(3) what assessment she has made of the potential effect of biofuel production on biodiversity;

(4) what assessment she has made of the effect of biofuel production on orang-utan habitats;

(5) what assessment she has made of the effect of biofuel production on food prices.

The Government have asked the Low Carbon Vehicle Partnership to carry out a feasibility study into a possible sustainability labelling scheme for biofuels. The work is under way and we will publish our findings as soon as possible.

The rapidly increasing global demand for palm oil and other agricultural commodities for use in the food and other sectors has a number of environmental and social consequences. The biofuel sector currently accounts for a very small fraction of total global demand for these products. Current high cereals prices are due to global factors, including two successive lower world wheat harvests, low global stocks and increased demand for cereals from the food, feed and fuels sectors. Growing global demand for biofuels can be expected to increase crop prices but also the supply of crops in the future.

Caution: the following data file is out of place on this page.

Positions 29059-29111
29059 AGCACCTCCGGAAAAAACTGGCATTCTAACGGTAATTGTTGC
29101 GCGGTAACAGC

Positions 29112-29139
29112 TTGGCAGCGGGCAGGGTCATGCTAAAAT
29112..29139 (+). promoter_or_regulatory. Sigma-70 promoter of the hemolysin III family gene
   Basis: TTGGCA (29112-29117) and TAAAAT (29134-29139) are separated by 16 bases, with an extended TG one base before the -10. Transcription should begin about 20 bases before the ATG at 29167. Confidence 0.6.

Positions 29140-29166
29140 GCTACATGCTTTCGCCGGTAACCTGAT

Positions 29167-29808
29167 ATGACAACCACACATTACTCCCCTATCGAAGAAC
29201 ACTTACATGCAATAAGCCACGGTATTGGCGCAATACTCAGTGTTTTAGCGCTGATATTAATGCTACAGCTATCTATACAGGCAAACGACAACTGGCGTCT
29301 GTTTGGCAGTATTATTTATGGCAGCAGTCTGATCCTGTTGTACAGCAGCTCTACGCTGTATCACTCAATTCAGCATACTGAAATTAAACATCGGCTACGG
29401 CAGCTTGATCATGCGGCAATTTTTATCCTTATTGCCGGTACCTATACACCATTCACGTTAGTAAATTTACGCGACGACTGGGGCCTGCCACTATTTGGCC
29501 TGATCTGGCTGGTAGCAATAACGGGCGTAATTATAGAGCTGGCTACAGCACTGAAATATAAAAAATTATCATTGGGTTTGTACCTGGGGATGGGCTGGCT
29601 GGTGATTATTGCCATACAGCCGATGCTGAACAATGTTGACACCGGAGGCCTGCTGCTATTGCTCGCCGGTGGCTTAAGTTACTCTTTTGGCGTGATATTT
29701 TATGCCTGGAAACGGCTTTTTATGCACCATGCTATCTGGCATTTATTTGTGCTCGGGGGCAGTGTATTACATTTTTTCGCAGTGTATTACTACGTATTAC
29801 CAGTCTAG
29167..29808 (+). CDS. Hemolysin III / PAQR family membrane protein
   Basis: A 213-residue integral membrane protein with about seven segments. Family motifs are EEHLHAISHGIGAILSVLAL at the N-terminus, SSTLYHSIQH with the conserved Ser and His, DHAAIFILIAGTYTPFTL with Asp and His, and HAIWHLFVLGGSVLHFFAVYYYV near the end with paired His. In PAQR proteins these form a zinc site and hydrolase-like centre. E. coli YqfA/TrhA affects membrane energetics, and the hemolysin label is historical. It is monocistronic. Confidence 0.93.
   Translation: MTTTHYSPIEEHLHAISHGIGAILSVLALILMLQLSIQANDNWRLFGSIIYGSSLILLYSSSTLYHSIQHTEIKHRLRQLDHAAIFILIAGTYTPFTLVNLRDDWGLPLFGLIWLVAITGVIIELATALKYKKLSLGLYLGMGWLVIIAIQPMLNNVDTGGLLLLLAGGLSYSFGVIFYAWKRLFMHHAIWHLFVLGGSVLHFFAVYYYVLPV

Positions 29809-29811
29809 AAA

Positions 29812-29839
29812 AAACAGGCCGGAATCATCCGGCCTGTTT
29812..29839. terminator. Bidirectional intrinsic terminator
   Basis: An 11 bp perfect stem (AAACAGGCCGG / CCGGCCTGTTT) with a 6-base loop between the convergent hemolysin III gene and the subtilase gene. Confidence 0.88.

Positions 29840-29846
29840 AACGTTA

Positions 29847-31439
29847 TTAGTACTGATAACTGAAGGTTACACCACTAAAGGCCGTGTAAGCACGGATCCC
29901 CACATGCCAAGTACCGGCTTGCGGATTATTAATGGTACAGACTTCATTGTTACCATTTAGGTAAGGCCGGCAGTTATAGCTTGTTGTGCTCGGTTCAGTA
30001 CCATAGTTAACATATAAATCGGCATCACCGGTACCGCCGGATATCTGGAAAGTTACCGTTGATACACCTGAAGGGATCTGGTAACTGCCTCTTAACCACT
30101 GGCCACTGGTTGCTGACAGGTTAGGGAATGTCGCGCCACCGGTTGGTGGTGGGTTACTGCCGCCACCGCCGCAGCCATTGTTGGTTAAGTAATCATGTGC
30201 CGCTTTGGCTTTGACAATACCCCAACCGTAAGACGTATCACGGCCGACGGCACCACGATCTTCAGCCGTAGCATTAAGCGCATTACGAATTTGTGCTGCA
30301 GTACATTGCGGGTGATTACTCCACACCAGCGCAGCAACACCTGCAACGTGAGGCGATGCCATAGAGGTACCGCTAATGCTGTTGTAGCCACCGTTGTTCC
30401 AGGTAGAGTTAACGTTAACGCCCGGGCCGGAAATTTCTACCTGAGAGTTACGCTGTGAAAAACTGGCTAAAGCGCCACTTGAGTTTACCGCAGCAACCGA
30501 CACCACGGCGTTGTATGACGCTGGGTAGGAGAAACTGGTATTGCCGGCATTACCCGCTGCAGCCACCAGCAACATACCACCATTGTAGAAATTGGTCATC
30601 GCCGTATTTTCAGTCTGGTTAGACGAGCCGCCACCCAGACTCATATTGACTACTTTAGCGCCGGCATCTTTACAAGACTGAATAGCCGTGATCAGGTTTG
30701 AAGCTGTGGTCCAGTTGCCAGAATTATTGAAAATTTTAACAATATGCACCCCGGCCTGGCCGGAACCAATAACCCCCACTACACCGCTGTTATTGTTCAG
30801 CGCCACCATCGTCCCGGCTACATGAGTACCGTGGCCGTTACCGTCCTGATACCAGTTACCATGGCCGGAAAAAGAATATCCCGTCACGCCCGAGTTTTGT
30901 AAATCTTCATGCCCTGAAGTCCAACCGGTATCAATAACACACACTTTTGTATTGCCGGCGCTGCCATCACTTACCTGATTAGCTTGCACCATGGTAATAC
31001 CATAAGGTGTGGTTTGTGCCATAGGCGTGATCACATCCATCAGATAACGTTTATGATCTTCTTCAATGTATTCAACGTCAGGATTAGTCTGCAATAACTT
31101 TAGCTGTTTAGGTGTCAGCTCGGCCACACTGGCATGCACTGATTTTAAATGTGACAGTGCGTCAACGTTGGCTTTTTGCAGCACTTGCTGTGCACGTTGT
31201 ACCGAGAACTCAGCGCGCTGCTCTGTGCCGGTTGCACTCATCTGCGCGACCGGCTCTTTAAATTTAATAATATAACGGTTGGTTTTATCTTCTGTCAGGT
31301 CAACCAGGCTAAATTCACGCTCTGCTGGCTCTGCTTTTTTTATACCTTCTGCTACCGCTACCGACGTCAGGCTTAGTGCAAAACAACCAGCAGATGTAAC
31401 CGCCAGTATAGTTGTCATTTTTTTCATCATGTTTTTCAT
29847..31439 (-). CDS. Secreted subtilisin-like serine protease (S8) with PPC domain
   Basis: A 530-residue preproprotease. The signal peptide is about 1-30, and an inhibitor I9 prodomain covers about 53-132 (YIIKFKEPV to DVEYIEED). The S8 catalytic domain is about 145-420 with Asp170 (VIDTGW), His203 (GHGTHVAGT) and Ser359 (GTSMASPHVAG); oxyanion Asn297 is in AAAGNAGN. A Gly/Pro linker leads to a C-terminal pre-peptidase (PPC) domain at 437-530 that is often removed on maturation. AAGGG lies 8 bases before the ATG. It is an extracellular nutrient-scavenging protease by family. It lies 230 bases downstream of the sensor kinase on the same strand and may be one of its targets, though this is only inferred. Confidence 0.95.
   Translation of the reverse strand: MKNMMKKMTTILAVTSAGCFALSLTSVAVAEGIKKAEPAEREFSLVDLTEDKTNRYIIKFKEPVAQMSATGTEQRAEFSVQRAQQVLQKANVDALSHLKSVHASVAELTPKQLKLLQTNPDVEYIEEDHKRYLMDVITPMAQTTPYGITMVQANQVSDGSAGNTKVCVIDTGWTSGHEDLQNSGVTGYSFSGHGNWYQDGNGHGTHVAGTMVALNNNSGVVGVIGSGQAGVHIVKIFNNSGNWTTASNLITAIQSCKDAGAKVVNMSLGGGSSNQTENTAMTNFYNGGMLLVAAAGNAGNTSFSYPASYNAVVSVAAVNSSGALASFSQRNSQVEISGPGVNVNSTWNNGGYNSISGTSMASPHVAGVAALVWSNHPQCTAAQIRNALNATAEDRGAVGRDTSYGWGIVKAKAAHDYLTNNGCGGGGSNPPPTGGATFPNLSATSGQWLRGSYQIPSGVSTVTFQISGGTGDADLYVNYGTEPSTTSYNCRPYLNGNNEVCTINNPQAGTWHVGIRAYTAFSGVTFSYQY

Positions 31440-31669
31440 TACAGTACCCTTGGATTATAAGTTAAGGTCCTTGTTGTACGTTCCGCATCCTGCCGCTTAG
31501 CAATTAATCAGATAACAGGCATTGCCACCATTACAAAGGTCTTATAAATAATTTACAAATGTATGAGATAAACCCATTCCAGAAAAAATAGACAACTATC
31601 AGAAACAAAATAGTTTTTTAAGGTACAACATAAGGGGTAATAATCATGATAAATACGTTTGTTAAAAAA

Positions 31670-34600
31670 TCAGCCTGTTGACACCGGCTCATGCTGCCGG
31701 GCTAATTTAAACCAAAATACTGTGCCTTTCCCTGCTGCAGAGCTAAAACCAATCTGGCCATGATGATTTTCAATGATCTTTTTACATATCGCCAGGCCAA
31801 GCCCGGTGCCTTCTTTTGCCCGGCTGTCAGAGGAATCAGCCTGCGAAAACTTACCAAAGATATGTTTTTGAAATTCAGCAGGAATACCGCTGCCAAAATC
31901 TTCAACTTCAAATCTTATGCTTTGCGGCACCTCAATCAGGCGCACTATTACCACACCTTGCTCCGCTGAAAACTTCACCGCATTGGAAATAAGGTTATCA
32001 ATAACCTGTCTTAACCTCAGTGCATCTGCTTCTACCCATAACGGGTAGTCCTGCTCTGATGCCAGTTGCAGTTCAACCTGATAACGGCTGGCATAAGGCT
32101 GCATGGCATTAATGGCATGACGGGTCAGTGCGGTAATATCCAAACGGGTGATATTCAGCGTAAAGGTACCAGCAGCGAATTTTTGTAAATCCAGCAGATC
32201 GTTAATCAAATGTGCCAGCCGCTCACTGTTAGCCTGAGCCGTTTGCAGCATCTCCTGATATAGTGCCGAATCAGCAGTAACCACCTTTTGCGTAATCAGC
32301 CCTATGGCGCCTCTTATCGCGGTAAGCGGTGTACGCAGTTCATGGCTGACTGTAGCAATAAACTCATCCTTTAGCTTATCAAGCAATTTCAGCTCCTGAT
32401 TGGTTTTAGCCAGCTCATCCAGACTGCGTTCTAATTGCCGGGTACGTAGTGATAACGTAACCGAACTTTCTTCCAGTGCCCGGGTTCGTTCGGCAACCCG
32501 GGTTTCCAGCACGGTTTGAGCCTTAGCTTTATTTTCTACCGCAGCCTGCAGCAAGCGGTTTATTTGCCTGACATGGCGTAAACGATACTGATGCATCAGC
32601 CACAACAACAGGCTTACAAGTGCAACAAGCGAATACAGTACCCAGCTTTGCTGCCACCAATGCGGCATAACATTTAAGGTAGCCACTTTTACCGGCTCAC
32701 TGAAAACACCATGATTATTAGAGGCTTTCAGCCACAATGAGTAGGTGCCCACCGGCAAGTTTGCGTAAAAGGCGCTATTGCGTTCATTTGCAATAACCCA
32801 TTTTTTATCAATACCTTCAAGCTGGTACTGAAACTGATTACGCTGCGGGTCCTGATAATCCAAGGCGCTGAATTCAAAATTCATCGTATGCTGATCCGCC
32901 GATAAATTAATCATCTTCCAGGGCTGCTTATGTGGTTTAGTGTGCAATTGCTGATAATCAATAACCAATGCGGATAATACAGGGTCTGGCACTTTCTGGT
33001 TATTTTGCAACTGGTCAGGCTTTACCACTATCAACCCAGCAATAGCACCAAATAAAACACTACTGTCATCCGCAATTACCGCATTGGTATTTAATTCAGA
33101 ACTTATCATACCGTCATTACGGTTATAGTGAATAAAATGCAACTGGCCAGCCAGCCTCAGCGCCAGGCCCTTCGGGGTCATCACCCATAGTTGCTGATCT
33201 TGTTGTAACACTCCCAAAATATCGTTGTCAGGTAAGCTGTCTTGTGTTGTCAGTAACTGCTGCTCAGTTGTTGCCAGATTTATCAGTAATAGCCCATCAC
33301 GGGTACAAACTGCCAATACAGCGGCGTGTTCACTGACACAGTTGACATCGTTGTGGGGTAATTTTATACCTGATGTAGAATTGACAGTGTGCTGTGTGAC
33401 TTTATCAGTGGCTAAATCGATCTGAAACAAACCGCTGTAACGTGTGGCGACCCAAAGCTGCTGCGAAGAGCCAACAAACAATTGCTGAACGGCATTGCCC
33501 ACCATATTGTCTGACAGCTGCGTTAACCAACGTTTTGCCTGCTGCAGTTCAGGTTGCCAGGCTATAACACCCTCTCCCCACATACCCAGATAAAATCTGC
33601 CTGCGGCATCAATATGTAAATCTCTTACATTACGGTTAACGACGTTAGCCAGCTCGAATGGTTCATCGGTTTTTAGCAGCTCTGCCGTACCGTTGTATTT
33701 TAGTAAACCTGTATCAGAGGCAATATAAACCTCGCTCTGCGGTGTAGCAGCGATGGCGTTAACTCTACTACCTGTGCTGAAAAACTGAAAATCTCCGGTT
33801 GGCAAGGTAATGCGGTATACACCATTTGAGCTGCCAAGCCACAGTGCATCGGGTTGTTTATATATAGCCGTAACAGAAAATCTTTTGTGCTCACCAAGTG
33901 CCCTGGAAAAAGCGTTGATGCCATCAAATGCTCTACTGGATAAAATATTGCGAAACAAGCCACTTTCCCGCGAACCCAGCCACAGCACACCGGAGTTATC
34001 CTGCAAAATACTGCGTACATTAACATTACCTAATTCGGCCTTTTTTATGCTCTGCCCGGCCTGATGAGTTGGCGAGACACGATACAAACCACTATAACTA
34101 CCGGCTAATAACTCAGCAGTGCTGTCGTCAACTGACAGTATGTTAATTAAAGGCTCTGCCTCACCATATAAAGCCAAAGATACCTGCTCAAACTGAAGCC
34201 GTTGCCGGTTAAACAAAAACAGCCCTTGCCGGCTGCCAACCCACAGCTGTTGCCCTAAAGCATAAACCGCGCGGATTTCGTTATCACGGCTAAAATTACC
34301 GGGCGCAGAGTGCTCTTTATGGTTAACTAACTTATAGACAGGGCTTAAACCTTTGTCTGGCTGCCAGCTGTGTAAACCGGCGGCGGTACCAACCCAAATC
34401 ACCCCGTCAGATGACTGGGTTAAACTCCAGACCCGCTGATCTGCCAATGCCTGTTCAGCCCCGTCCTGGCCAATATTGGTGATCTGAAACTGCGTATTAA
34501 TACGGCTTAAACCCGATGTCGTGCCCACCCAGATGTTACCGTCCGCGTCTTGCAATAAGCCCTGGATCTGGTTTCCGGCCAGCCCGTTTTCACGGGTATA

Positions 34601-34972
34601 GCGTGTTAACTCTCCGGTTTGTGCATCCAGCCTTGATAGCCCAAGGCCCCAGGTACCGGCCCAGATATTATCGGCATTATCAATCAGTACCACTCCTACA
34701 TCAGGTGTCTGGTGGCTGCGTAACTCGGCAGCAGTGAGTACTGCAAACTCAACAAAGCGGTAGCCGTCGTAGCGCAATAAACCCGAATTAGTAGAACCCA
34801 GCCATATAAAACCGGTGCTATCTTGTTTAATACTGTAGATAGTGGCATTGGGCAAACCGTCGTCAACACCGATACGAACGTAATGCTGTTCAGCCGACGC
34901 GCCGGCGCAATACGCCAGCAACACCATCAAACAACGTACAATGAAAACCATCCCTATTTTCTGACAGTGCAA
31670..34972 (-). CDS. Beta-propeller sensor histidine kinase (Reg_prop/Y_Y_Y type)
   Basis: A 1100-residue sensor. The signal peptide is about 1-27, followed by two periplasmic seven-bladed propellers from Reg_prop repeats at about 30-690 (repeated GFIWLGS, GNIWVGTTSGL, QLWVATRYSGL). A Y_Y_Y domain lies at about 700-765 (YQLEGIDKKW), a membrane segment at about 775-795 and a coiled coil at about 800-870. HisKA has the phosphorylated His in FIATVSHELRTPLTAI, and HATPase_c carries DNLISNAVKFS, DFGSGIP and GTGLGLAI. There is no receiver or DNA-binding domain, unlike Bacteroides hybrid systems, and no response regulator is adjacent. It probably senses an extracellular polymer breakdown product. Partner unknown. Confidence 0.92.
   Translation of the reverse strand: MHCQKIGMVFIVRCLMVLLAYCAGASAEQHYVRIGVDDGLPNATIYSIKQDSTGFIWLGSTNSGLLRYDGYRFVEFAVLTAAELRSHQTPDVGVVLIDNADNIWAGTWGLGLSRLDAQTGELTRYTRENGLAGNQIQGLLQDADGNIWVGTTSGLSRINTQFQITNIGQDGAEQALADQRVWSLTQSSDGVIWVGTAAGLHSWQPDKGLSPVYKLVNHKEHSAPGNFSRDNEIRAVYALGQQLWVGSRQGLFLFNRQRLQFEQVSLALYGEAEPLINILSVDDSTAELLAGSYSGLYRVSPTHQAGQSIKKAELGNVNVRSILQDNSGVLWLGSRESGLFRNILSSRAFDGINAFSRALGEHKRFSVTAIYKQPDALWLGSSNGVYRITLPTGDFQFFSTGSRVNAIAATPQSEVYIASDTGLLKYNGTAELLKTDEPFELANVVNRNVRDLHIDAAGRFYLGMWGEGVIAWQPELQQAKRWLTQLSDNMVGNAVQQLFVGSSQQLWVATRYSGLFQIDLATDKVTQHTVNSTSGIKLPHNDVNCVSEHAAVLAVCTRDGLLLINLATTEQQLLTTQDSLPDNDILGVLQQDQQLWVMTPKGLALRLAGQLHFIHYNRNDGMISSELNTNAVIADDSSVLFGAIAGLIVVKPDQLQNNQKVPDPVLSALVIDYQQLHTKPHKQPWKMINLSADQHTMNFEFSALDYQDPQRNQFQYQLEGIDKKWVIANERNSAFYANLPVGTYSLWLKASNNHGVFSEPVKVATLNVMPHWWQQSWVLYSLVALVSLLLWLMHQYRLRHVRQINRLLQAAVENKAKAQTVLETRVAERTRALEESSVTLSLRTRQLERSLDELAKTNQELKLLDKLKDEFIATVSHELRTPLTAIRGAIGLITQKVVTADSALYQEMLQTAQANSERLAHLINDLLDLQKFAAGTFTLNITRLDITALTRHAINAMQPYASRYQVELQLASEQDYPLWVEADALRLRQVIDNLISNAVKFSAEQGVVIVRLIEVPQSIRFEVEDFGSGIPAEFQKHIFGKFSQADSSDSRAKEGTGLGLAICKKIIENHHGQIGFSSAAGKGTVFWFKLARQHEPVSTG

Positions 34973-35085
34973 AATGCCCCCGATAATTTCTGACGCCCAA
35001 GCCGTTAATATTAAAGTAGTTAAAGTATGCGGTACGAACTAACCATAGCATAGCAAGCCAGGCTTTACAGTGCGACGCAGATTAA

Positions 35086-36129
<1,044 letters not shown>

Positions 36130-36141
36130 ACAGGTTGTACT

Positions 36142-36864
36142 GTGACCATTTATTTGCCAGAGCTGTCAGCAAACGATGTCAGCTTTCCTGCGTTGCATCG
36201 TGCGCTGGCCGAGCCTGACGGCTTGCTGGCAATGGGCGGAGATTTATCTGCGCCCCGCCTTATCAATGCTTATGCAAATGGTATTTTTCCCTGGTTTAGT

The Government take very seriously the potential risks associated with unsustainable biofuel production, including deforestation, reduction of biodiversity and any more particular threats to endangered species. We have developed a comprehensive carbon and sustainability reporting mechanism as an integral part of the Renewable Transport Fuel Obligation (RTFO) which is due to come into effect in April 2008. This is designed to encourage transport fuel suppliers to ensure the sustainability of their biofuels. We are also pressing the European Commission to introduce a robust mandatory sustainability framework for biofuels as a part of its forthcoming Renewable Energy Directive. We have said that we will not support any higher targets for future biofuel use until we are satisfied that effective sustainability standards are in place.